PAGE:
Trump sticks with positive messaging as coronavirus misery piles up

Economists largely do not share the president’s rosy view, nor his assurances that the third and fourth quarters of 2020 will automatically transition into an economic rebound.

“I remember working in the White House in 2009 and feeling the world was ending when we lost roughly 700,000 job a month,” said Jesse Rothstein, a former senior economist in the Obama administration who is now a professor of public policy and economics at the University of California, Berkeley. “Now, we lost 20 million jobs in one month. There is just no comparison.”

For Trump, the pivot to the economy is a messaging play for his White House legacy and his re-election campaign. If he can cast himself as the wartime president who resurrected the economy from a pandemic, that is a far better political narrative than the one the Democrats are pushing: that Trump underplayed the virus’s threat and oversaw an ad hoc and ill-fated response effort.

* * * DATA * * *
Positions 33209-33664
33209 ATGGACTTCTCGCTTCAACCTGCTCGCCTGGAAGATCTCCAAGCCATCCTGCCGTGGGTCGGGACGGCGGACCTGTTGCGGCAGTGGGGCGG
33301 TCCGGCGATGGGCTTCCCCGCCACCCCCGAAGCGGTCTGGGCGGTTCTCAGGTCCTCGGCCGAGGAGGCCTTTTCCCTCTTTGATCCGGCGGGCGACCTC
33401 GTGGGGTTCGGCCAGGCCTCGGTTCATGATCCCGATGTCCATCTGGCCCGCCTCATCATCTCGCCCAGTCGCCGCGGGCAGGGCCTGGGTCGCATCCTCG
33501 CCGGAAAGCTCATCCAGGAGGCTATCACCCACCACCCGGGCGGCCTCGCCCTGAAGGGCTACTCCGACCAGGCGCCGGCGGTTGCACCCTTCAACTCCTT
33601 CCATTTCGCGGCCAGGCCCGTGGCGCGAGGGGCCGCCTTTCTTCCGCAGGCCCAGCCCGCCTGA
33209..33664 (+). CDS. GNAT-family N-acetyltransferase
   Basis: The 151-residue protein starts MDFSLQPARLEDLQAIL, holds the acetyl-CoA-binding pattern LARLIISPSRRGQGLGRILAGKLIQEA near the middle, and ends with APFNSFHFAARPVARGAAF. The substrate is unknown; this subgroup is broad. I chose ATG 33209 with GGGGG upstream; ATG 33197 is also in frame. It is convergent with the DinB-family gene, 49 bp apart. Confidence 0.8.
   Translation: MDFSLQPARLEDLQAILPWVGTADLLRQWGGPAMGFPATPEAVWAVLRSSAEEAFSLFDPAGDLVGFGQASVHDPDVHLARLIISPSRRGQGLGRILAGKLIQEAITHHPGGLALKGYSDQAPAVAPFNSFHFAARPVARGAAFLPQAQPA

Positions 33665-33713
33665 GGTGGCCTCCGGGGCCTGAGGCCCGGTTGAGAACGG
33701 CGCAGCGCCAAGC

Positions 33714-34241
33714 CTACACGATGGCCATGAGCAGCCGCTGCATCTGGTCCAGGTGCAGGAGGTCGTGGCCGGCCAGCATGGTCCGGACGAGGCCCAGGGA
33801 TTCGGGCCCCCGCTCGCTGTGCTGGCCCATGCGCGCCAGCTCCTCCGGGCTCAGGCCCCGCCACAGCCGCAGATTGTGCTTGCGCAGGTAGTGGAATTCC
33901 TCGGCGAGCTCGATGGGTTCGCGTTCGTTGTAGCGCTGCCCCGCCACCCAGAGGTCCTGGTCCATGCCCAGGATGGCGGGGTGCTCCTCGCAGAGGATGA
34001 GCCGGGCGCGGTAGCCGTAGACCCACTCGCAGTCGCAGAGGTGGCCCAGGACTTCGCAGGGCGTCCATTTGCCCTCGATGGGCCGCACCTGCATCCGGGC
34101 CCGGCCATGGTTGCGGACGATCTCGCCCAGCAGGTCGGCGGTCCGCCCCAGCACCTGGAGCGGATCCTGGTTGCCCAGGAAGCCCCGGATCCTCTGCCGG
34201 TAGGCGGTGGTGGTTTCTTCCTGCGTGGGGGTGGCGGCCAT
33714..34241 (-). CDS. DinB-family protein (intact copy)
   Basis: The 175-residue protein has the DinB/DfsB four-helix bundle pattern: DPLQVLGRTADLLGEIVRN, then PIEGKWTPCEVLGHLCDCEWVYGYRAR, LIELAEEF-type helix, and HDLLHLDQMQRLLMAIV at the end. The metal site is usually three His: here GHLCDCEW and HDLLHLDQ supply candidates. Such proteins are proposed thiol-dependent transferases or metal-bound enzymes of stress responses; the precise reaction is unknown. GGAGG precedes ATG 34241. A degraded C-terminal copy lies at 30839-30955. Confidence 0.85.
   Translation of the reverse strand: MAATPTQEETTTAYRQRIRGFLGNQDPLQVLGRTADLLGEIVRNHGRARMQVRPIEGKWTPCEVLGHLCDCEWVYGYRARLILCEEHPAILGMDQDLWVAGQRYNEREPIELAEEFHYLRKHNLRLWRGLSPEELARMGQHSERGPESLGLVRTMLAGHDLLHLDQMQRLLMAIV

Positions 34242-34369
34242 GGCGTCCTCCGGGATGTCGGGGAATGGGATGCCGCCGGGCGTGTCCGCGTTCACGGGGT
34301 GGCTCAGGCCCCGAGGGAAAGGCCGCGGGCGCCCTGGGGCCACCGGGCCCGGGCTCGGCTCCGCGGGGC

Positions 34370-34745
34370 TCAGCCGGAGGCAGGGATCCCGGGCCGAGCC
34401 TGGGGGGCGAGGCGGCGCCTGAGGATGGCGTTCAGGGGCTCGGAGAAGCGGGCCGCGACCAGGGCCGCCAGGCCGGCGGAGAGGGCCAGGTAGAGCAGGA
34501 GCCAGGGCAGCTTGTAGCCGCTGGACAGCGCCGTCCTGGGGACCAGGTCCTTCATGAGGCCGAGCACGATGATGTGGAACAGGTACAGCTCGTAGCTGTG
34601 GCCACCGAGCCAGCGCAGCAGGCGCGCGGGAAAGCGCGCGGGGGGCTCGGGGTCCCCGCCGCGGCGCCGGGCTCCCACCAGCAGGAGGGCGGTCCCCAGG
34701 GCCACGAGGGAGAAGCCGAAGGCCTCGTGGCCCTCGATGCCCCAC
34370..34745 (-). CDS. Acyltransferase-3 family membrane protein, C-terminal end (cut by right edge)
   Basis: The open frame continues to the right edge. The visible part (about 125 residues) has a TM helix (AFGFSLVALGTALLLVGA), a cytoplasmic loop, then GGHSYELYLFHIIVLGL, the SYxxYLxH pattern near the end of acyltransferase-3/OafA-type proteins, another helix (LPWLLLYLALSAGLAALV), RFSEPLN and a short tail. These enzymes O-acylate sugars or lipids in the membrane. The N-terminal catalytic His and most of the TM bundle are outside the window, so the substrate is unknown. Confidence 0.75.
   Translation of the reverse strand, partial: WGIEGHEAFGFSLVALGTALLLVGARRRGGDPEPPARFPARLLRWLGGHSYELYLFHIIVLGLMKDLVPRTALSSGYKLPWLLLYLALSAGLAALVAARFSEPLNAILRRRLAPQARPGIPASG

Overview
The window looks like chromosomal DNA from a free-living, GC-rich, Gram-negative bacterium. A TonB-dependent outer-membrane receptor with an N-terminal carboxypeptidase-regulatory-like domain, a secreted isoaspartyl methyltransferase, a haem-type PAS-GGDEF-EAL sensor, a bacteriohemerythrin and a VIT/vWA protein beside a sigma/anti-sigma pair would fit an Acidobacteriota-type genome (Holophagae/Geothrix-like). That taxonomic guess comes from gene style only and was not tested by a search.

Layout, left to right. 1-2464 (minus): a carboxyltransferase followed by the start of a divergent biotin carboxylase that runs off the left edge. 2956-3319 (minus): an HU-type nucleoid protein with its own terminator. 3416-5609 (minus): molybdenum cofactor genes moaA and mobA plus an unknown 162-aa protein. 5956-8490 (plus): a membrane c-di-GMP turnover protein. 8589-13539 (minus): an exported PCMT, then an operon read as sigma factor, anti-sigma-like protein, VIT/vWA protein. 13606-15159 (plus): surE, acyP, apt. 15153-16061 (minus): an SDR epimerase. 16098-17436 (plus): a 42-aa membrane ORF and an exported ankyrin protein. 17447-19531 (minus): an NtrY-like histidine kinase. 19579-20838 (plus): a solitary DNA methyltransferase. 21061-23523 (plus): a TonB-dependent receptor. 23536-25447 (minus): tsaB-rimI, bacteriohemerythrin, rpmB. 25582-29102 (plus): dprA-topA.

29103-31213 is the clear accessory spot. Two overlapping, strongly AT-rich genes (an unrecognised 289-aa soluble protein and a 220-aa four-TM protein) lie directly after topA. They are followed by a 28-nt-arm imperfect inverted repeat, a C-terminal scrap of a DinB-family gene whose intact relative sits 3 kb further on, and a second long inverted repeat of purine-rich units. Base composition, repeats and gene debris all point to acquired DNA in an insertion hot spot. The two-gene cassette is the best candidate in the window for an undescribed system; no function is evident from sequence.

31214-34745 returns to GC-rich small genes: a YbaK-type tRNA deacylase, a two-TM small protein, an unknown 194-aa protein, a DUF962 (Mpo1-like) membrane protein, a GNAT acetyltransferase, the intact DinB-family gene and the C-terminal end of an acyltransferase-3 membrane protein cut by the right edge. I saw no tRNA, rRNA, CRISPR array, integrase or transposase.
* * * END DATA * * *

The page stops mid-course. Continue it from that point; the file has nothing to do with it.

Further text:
The president and the White House are looking for ways to boost economic growth by urging Americans to return to work, as well as considering tax cuts for the next relief package — bound to please Wall Street and goose the stock market, which Trump views as its own form of polling.

Many Republicans close to the White House privately believe the markets will rebound long before the employment numbers do. One Republican close to the administration said the White House is “in denial” about the true scale of the carnage to the jobs market, according to interviews with six senior administration officials and close White House advisers.

Publicly, White House officials are keeping up Trump’s optimistic message of a recovery in the last two quarters of the year, even if it seems unlikely that Americans will want to fully participate in large-scale events like concerts or sports games, or attend celebrations, dine out or even travel.

“We understand why the economy is slowing down. And we expect that we can reverse it,” senior adviser Kevin Hassett said on Sunday on CBS’ “Face the Nation.” “Whereas in the Depression, there were a lot of other things, a lot of policy errors and so on, that made the whole thing drag out.” Also on Sunday, Treasury Secretary Steven Mnuchin warned that the unemployment rate could go as high as 25 percent.